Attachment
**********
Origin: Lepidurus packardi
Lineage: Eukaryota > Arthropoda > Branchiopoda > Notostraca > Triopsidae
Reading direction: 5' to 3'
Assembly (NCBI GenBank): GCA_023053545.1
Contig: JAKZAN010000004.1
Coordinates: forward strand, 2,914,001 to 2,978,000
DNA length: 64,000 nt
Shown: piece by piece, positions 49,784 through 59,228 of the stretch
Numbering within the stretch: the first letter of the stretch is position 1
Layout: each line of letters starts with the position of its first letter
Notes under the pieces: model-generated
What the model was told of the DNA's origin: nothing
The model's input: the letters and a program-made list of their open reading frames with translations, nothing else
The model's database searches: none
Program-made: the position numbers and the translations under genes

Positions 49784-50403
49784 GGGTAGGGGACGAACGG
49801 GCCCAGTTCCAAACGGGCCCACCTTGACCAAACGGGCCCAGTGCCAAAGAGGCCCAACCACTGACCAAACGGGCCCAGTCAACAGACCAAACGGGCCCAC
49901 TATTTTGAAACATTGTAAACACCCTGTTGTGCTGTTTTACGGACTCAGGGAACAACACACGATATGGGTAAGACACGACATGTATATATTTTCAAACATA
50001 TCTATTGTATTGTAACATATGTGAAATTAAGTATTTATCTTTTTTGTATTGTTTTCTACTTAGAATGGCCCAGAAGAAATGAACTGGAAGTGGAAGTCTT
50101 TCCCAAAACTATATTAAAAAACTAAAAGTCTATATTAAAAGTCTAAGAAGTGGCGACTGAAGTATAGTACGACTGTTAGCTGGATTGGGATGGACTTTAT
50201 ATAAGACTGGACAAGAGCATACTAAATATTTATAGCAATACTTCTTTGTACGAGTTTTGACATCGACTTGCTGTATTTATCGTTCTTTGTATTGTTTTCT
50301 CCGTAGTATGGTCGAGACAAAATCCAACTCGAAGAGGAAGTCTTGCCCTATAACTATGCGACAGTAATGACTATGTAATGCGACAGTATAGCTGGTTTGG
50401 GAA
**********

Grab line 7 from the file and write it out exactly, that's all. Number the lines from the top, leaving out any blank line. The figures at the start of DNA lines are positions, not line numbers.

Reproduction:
DNA length: 64,000 nt